Dar es Salaam — Governments across the world, including Tanzania, are being called upon to implement strong tobacco control measures as the world marks World No Tobacco Day this Wednesday.
The day's theme is "Tobacco - a threat to development." The world is highlighting tobacco-related health risks and advocating effective policies to reduce tobacco consumption.
In its key facts issued on tobacco on Wednesday, the World Health Organization (WHO) says the tobacco threatens development and that 860 million adult smokers live in low- and middle-income countries.
Many studies have shown that in the poorest households, spending on tobacco products often represents more than 10 per cent of total household expenditure - meaning less money for food, education and healthcare.
Tobacco farming stops children attending school. 10-14 per cent of children from tobacco-growing families miss class because of working in tobacco fields.
According to WHO, 60-70 per cent of tobacco farm workers are women, putting them in close contact with often hazardous chemicals. Yet, tobacco contributes to 16 per cent of all noncommunicable diseases (NCDs) deaths.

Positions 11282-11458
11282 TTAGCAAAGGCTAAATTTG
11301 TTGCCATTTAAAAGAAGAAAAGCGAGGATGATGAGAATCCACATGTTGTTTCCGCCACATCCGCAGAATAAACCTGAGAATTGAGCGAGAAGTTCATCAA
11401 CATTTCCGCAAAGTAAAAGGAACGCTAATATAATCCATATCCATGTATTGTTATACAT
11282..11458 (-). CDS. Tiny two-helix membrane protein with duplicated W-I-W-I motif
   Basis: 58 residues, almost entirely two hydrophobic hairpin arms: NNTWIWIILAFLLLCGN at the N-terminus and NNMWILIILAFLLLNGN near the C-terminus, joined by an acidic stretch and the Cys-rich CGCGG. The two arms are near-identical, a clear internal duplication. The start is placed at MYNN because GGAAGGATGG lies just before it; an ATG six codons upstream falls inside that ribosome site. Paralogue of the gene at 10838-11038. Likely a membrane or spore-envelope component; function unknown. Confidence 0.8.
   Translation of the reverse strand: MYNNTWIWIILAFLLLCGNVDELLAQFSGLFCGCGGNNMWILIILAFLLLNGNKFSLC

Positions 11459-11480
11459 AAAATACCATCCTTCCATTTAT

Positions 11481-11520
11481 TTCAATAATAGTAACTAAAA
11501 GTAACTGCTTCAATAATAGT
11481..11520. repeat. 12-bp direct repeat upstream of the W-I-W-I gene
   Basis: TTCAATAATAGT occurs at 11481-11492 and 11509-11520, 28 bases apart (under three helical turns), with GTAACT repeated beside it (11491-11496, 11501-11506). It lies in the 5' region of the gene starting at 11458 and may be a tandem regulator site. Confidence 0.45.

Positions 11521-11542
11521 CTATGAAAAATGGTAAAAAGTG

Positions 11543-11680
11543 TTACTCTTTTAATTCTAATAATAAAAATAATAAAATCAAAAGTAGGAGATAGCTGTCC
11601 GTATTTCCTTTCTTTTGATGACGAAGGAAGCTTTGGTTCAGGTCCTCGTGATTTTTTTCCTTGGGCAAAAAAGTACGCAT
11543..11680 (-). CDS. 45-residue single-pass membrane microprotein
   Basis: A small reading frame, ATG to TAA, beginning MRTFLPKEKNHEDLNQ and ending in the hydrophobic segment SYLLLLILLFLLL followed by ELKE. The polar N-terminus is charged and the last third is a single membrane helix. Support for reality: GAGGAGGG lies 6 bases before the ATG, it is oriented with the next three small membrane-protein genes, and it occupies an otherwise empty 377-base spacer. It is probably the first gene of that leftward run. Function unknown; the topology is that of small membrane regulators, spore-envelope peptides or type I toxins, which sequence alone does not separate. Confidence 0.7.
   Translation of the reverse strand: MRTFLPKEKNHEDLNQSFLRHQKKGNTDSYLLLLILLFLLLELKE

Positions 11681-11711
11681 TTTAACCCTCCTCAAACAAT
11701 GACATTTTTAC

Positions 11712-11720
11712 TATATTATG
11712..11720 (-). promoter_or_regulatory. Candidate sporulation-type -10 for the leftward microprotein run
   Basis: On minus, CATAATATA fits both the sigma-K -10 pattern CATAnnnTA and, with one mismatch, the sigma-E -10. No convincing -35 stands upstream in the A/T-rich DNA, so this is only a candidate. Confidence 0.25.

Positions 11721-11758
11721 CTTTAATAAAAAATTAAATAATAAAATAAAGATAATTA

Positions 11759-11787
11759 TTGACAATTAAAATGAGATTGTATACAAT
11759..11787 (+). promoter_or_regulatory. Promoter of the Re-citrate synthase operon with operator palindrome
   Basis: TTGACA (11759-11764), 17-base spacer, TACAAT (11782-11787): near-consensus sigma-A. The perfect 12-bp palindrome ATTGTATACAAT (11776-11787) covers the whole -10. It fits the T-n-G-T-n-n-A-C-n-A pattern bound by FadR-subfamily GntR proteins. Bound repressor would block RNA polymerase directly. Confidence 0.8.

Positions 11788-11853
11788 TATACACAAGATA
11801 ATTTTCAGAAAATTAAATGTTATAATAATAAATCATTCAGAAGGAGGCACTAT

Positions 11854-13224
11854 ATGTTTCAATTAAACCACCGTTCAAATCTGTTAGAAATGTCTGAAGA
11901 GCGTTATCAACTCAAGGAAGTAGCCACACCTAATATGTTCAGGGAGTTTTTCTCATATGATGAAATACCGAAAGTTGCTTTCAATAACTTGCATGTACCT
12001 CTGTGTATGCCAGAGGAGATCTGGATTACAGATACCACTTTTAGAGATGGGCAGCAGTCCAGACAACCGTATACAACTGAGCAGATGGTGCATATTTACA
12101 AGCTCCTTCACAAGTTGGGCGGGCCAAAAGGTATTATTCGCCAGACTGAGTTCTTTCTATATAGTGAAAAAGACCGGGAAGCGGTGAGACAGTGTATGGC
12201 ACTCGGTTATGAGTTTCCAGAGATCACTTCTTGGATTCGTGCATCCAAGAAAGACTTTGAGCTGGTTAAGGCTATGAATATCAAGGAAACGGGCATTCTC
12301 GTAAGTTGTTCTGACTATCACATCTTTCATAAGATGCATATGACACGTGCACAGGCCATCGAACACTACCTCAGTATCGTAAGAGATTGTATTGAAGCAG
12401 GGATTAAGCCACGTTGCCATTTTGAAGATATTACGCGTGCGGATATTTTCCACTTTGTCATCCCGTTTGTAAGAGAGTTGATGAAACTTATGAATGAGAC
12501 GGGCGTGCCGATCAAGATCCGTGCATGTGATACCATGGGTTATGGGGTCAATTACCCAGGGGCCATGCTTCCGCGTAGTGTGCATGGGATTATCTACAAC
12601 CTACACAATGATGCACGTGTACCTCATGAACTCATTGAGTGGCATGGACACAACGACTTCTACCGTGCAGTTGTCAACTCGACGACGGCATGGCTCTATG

"The WHO recommends higher taxes on companies dealing in tobacco business. If the number of smokers goes down, so does the tobacco-related diseases," says Ms Kagaruki who, over the years, has been very vocal against tobacco smoking through an organization, Tanzania Tobacco Control Forum (TTCF).
She told The Citizen that strong political will is needed in dealing with cigarette or tobacco smoking, as she cited an example from other countries, such as Australia which have made strides in tobacco control.
On the World No Tobacco Day, governments are being called on to ban the marketing and advertising of tobacco, promoting plain packaging of tobacco products, raising excise taxes, and making indoor public places and workplaces smoke-free.
Tobacco use kills more than 7 million people every year and costs households and governments over US$ 1.4 trillion through healthcare expenditure and lost productivity.
"Tobacco threatens us all," says WHO Director-General Dr Margaret Chan. "Tobacco exacerbates poverty, reduces economic productivity, contributes to poor household food choices, and pollutes indoor air."